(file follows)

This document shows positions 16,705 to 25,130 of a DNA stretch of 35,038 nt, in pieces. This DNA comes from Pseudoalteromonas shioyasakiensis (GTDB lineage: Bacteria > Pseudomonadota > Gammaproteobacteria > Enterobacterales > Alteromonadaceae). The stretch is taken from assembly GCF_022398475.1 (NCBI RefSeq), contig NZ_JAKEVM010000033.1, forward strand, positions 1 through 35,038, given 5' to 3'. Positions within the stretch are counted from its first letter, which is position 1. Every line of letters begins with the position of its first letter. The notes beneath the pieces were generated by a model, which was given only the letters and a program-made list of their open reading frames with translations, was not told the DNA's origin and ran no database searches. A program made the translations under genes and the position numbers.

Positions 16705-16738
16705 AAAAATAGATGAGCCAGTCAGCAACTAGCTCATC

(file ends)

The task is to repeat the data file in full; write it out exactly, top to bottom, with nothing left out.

This document shows positions 16,705 to 25,130 of a DNA stretch of 35,038 nt, in pieces. This DNA comes from Pseudoalteromonas shioyasakiensis (GTDB lineage: Bacteria > Pseudomonadota > Gammaproteobacteria > Enterobacterales > Alteromonadaceae). The stretch is taken from assembly GCF_022398475.1 (NCBI RefSeq), contig NZ_JAKEVM010000033.1, forward strand, positions 1 through 35,038, given 5' to 3'. Positions within the stretch are counted from its first letter, which is position 1. Every line of letters begins with the position of its first letter. The notes beneath the pieces were generated by a model, which was given only the letters and a program-made list of their open reading frames with translations, was not told the DNA's origin and ran no database searches. A program made the translations under genes and the position numbers.

Positions 16705-16738
16705 AAAAATAGATGAGCCAGTCAGCAACTAGCTCATC